Van Eemeren, Grootendorst & Kruiger do not justify their claim of frequent difficulty in practice of making the distinction. They illustrate it with an invented and rather unrealistic example; the example raises a specific problem which will be the next objection discussed. The way to test a claim that it is difficult in practice to apply a certain theoretical distinction is to take some examples and apply it. I did this for a sample of 50 arguments extracted by random sampling methods from several hundred thousand English-language monographs in the library of a research-intensive university (Hitchcock, forthcoming). For 49 of the arguments, I had no difficulty in singling out an applicable “inference-licensing covering generalization”, as I called it, and distinguishing it from the grounds adduced in explicit support of the claim. The generalization so distinguished was sometimes convoluted and difficult to state in comprehensible English, but that difficulty does not tell against the legitimacy of Toulmin’s distinction between data or grounds on the one hand and warrant on the other. On the basis of this sampling, I conclude that the claim of van Eemeren, Grootendorst and Kruiger is false: it is seldom difficult in practice to distinguish the grounds of an argument from its warrant.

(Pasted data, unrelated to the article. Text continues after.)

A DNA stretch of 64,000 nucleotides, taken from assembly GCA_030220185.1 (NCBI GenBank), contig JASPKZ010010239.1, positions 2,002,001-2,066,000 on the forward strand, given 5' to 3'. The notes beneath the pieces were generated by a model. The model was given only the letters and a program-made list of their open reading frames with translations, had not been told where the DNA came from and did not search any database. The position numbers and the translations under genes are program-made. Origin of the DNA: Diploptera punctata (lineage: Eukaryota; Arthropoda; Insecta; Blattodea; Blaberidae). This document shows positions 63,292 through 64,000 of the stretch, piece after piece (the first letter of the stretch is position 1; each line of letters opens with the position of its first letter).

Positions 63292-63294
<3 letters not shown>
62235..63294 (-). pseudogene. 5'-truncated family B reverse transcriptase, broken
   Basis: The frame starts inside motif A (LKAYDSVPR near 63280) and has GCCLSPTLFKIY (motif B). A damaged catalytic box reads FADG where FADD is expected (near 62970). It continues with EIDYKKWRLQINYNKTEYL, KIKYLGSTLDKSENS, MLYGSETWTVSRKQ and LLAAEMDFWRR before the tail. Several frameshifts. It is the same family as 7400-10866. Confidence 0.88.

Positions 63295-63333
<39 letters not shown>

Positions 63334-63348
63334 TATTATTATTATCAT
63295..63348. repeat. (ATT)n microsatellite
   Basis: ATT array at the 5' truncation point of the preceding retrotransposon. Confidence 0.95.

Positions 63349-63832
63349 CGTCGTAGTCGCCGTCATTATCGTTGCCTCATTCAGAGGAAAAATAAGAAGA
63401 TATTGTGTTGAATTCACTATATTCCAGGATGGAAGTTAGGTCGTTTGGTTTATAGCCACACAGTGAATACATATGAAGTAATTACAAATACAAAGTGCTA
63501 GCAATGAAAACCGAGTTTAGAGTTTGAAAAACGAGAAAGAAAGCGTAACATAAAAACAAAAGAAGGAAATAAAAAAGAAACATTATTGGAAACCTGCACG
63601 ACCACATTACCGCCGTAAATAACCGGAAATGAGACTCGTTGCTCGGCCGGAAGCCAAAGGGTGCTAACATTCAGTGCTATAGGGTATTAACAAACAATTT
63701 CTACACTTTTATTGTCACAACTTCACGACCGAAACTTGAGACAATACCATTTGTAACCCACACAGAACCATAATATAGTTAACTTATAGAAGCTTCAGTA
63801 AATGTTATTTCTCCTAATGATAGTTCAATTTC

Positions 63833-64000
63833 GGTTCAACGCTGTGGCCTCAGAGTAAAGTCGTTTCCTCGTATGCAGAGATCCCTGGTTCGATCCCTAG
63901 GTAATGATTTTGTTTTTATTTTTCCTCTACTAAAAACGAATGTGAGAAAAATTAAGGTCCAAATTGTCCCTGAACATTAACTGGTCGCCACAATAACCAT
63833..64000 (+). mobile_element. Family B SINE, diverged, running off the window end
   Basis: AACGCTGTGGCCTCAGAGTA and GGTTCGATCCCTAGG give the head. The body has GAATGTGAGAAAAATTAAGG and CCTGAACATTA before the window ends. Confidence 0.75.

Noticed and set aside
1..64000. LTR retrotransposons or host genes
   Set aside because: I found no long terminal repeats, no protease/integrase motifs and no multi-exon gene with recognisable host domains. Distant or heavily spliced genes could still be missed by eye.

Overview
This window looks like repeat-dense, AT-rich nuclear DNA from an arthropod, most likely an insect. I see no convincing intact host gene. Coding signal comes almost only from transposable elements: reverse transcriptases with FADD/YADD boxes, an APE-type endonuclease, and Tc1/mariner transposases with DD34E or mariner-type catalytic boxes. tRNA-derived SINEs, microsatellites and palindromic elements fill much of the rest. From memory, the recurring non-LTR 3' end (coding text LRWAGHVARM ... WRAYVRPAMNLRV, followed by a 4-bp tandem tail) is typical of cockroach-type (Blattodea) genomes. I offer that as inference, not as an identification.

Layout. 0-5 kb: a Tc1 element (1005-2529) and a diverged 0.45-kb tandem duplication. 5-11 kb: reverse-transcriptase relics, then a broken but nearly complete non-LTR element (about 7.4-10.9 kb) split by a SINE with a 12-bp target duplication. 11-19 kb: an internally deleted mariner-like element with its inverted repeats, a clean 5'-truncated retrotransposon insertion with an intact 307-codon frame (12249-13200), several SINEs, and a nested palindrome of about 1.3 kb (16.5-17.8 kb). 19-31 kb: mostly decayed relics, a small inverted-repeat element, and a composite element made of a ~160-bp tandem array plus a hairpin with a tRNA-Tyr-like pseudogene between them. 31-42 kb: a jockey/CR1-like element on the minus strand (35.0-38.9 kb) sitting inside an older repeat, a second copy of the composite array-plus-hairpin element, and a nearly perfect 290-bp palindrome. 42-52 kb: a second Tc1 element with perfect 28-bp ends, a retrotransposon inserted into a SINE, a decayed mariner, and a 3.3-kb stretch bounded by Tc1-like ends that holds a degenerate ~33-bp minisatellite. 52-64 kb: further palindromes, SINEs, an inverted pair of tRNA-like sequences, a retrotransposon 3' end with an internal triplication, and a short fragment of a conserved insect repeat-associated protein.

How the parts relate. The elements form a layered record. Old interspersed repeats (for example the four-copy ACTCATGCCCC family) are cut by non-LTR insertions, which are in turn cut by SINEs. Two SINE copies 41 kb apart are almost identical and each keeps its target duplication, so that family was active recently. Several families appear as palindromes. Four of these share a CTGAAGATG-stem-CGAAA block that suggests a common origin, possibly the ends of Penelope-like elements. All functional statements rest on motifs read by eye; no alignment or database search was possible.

3.2. Occurrence of general statements as grounds and of particular statements as warrants
As their illustration of the supposed difficulty of establishing which statements are the data and which statement is the warrant, van Eemeren, Grootendorst & Kruiger (1984, 205) invent a scenario in which the warrant in Toulmin’s hackneyed example functions as the datum and the datum functions as the warrant. Someone says, “Harry is a British subject.” Asked “What have you got to go on?”, she replies, “A man born in Bermuda is a British subject.” Asked “How do you get there?”, she replies, “Harry was born in Bermuda.” If we follow Toulmin in taking the functional distinction as basic, then the datum is a general statement, not a particular one, and the warrant is a particular statement, not a general one.